|Dates & Locations:|| |
This subject has the following teaching availabilities in 2008:Semester 1, - Taught on campus.
Timetable can be viewed here. For information about these dates, click here.
|Time Commitment:||Contact Hours: Two 1-hour lectures and a 1-hour tutorial per week. |
Total Time Commitment: Not available
|Prerequisites:||Usually 75 points of first year study across any discipline areas.|
|Recommended Background Knowledge:||None|
|Non Allowed Subjects:||None|
|Core Participation Requirements:||
For the purposes of considering request for Reasonable Adjustments under the Disability Standards for Education (Cwth 2005), and Student Support and Engagement Policy, academic requirements for this subject are articulated in the Subject Overview, Learning Outcomes, Assessment and Generic Skills sections of this entry.
It is University policy to take all reasonable steps to minimise the impact of disability upon academic study, and reasonable adjustments will be made to enhance a student's participation in the University's programs. Students who feel their disability may impact on meeting the requirements of this subject are encouraged to discuss this matter with a Faculty Student Adviser and Student Equity and Disability Support: http://services.unimelb.edu.au/disability
CoordinatorProf Janet McCalman
|Subject Overview:|| |
This subject is a history of medicine from prehistory to the present, with a special emphasis on the past three hundred years. It explores the experience and understanding of disease and its therapies in different cultural settings, and the transformation in those understandings since the scientific revolution - from the magical to the molecular. It includes ancient medicine, the evolution of the hospital, the contest between lay and professional practitioners, dissection and the birth of the clinic, the discovery of the germ and the rise of the laboratory. What is the patient's story? How has medicine changed our experience and management of sickness, trauma, sexuality and difference? What do we mean by 'medicalisation' and how has it changed private life? Students who complete this subject should develop the ability to analyse the role of medicine and its practitioners in the shaping of private experience, public welfare, suffering and mortality.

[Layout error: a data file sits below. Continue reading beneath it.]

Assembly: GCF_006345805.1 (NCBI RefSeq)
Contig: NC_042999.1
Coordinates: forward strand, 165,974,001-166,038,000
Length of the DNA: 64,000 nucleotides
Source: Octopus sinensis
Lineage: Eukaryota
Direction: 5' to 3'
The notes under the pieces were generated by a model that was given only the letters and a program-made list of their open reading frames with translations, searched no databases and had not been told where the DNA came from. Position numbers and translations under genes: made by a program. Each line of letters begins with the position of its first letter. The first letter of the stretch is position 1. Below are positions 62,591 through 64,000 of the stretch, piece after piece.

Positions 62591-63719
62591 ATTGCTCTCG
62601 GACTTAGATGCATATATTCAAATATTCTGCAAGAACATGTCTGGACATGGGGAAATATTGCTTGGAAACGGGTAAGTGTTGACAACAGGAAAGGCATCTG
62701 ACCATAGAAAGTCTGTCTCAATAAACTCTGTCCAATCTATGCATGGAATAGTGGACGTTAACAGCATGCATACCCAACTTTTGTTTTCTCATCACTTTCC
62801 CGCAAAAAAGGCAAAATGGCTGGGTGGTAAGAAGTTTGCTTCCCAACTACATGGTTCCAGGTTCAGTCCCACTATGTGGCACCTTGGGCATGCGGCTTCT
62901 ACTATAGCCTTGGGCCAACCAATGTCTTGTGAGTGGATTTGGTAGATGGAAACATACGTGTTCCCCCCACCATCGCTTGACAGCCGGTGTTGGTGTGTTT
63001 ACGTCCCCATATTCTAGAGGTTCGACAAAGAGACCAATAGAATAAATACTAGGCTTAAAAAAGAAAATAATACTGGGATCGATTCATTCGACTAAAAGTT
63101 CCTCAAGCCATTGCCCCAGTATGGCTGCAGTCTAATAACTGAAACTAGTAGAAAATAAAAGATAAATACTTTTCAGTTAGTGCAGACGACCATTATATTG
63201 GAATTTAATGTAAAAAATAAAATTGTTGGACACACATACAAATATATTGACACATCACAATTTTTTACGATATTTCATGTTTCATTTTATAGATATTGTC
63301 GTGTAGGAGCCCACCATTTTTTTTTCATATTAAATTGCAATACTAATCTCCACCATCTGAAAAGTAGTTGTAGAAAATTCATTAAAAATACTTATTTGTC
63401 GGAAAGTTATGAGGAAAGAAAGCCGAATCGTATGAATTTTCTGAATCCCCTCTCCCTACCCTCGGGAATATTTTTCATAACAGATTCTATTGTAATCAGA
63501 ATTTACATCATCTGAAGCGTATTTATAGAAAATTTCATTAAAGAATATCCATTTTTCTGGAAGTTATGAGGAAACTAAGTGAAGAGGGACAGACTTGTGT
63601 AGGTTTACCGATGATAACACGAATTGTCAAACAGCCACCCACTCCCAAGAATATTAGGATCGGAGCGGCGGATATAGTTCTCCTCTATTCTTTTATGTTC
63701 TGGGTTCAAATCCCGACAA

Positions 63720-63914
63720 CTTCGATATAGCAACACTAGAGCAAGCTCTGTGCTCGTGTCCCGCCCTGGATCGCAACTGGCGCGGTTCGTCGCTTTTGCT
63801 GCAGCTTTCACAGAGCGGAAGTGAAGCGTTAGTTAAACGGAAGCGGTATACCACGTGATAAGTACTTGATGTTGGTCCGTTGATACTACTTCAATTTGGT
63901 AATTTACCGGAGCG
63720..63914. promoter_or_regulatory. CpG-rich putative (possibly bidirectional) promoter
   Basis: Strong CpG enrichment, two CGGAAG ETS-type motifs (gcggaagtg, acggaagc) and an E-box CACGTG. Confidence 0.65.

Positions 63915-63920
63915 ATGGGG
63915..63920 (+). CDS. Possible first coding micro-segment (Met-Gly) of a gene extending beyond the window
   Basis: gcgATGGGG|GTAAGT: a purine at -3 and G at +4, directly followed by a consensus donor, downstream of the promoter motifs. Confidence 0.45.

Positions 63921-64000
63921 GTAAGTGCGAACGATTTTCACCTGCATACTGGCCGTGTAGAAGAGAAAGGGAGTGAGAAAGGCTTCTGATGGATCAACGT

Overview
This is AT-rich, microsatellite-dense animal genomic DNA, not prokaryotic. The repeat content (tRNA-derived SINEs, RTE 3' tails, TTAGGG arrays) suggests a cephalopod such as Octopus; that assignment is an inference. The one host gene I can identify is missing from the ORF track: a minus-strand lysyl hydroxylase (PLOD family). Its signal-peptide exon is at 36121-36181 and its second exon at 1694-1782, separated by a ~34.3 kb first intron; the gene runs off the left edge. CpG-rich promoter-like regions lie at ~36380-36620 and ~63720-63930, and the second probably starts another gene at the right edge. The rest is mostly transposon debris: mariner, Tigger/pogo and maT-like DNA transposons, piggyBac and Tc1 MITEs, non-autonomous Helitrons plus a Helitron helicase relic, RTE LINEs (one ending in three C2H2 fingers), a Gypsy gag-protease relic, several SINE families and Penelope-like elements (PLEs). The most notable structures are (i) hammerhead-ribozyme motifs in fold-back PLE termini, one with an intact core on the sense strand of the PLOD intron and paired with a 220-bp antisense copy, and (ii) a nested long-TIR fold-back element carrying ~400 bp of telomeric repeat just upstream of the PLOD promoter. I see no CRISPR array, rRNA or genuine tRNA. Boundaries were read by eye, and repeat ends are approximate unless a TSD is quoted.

|Assessment:||Three 500-word position papers 30% (to be submitted in the relevant class), a 2500 word research essay 60% (due after the teaching period) and 10% for class participation. A hurdle requirement of 80% attendance at tutorials.|
|Prescribed Texts:||Prescribed Texts:Blood & Guts: A Short History of Medicine (Roy Porter), 2003|
|Breadth Options:||This subject is a level 2 or level 3 subject and is not available to new generation degree students as a breadth option in 2008. |
This subject or an equivalent will be available as breadth in the future.
Breadth subjects are currently being developed and these existing subject details can be used as guide to the type of options that might be available.
2009 subjects to be offered as breadth will be finalised before re-enrolment for 2009 starts in early October.
|Fees Information:||Subject EFTSL, Level, Discipline & Census Date|
|Generic Skills:|| |
Formerly available as 136-225/325 and 136-039 Blood, Guts and Science. Students who have completed 136-225/325 Social History of Medicine or Blood, Guts and Science are not eligible to enrol in this subject.
Bachelor of Arts |
Diploma in Arts (History and Philosophy of Science
Graduate Certificate in Arts (History & Philosophy of Science)
Graduate Diploma in Arts (History and Philosophy of Science)
Graduate Diploma in Social Health
Graduate Diploma in Social Health (Health Care History)
Graduate Diploma in Social Health (Medical Anthropology)
Master of Public Health
Download PDF version.